Friday, 9 November 2012

Roots of a Writer?


I'm feeling like some fantasy right now after months of gritty crime stuff. Time, I think, to go back to where I started, maybe?

I used to edit British Fantasy Society publications. Lots of them. For a long, long time. The BFS website used to have pages of covers from past publications (all lovingly scanned in by us oldies who have huge collections going back to the year dot) and a store where you could buy them. When I went to look for them for this blog post, those pages no longer seem to exist, which is a shame as they are not only part of BFS history, but also had some amazing artwork commissioned for the covers, and the books launched (or played a part in launching) the careers of many of the fantasy and horror writers around today. The delightful Nina Allan even mentioned me in her interview in the BFS’ latest journal – things like that make all the hard work worthwhile.

But there used to be an occasional column called Roots of a Writer, where different authors gave their take on writing and how they started out. It was interesting to read what inspired their love of fantasy fiction and what made them start writing it.

So my own personal roots began at university when the small paperback library was obviously stocked by fantasy fans and I devoured such things as Stephen Donaldson and other doorstep trilogies whose names I forget now. I’d grown up reading Heinlein and Wyndham, so it was an easy transition into the fantastic. Then I met a guy called Sean – we were never boy-and-girlfriend, but I can say that apart from my husband (and father/brother of course), he was probably the most influential male in my life as he introduced me to the whole fantasy sub-genre – all the books and the people who loved them. The wargames crowd at university, D&D, live role-playing and everything that fired my imagination from there on in and made me the person I am today. From there it was a simple step into the British Fantasy Society, where I was deeply involved for many years.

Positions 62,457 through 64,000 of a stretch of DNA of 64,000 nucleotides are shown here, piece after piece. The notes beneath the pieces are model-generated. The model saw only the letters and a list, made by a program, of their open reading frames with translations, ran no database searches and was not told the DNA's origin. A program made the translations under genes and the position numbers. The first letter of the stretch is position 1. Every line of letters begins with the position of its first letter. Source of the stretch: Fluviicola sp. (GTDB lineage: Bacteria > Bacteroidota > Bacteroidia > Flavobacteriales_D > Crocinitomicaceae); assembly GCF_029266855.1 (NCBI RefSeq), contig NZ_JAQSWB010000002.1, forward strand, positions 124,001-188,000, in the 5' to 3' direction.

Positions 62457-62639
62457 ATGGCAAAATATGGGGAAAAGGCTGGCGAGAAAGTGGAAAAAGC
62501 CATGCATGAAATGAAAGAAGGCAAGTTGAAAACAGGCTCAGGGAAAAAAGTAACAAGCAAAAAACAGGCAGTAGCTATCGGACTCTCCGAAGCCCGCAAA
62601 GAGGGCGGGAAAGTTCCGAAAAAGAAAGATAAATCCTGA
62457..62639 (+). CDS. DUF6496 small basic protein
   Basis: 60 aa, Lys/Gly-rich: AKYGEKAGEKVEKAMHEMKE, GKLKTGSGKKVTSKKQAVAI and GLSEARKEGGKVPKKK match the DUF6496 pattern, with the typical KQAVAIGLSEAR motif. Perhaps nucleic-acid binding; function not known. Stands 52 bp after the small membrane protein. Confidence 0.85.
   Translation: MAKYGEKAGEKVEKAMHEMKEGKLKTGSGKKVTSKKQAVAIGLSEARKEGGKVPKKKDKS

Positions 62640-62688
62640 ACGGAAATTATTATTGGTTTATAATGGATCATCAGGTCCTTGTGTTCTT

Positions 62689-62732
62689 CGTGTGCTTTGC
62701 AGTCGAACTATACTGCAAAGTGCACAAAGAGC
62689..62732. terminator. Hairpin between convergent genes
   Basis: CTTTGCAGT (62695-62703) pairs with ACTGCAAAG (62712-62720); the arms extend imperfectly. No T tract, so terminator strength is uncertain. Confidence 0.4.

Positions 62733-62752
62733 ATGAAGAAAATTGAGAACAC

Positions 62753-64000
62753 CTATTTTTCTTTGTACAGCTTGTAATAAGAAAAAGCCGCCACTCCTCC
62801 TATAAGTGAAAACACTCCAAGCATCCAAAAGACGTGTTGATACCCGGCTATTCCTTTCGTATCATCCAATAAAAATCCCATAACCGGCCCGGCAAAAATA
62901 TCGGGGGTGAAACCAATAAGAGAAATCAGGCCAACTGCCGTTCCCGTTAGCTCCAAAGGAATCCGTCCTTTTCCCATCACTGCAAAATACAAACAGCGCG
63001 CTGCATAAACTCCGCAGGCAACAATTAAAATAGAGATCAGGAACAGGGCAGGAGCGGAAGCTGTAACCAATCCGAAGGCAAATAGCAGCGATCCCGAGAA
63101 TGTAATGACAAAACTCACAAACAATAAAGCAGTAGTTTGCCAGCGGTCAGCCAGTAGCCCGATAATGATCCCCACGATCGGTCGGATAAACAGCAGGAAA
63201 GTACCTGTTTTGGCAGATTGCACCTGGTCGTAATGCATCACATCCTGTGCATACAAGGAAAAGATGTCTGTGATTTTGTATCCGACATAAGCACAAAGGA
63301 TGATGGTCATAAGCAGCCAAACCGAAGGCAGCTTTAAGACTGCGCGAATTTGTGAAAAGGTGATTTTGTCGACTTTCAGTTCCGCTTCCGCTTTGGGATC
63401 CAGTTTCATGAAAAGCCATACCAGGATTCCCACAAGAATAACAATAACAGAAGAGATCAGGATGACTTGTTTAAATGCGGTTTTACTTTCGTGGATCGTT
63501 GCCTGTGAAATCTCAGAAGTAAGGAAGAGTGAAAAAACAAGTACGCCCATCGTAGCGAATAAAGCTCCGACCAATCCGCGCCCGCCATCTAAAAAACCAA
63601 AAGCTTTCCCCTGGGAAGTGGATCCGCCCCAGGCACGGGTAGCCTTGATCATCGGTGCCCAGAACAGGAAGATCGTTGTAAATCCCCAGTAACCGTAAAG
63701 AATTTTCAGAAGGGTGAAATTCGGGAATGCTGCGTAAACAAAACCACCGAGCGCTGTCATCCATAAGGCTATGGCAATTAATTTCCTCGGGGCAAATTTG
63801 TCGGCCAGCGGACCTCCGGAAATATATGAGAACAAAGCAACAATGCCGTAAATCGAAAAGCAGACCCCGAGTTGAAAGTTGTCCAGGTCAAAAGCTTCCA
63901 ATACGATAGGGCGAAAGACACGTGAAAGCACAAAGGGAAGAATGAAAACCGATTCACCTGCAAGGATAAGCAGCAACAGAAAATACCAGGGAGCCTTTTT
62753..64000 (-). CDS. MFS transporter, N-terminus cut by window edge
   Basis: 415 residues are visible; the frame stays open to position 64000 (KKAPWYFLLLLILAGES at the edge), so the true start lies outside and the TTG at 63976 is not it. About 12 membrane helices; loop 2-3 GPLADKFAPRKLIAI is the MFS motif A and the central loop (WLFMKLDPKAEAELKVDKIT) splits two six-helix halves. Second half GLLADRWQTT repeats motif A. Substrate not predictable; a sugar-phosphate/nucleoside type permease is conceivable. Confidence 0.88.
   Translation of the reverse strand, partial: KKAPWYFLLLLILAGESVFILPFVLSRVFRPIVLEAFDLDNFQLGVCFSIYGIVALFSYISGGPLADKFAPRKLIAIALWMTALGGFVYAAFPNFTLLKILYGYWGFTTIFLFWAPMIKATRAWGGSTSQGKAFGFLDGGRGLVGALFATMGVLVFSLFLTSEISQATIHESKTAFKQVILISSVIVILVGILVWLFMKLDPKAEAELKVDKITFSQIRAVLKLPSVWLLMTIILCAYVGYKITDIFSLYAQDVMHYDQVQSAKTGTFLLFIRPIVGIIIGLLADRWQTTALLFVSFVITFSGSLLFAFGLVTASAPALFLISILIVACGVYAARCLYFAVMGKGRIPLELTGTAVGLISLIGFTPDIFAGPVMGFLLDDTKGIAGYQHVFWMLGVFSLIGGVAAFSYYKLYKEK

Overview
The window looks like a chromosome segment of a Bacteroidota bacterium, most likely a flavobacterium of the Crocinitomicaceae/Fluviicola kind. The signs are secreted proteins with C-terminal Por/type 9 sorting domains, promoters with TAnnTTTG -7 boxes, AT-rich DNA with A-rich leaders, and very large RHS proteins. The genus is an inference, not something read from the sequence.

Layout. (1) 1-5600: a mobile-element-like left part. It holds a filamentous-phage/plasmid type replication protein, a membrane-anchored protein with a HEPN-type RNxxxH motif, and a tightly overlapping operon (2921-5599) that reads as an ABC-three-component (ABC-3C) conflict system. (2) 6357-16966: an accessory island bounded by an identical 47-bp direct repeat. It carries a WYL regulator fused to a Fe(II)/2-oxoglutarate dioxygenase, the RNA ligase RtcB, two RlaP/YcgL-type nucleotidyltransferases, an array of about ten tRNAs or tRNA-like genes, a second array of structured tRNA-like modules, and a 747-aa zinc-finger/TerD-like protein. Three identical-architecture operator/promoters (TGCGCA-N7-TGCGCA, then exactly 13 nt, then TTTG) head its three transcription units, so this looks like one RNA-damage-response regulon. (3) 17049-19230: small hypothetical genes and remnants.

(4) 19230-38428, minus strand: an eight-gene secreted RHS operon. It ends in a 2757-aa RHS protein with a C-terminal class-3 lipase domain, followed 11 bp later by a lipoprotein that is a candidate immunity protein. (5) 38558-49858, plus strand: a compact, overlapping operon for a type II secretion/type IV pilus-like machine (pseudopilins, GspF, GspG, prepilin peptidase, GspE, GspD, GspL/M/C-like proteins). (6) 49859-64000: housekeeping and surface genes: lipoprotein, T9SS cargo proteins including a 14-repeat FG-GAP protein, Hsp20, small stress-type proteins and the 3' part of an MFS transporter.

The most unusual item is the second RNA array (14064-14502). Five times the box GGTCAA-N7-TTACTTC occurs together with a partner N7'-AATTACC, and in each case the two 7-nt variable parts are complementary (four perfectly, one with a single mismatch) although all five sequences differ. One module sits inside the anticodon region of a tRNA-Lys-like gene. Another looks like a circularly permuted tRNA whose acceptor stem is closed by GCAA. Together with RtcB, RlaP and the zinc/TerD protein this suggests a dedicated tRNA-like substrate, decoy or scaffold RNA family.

I read and write a lot more mainstream now. Since the BFS has aligned more to the darker side of fantasy and horror these days, I have less in common with it, although I remain a member. But I do still write fantasy. I have an almost-completed sequel to YA Edge of Dreams which I think I might go back to, and an adult fantasy I started writing with input from an editor at Orion many years ago. What do you think?

2 comments:

Anonymous said...

It was when my son was a teenager that I started reading fantasy. I'm not sure whether there was much about when I was a teenager - I consumed Sci-fi instead, sometimes horror (which I couldn't stand now)
The size of those books of fantasy and that they always seem to come in series shows that it is quite untrue that young people cannot maintain concentration on a lengthy book.

An interesting post, Debbie
from Marj

Debbie said...

There were classics when I was teenager - but there was none of the YA stuff that's around now. In fact I don't think there were any teenage books beyond Nancy Drew, which is why I started writing my first novel at 14!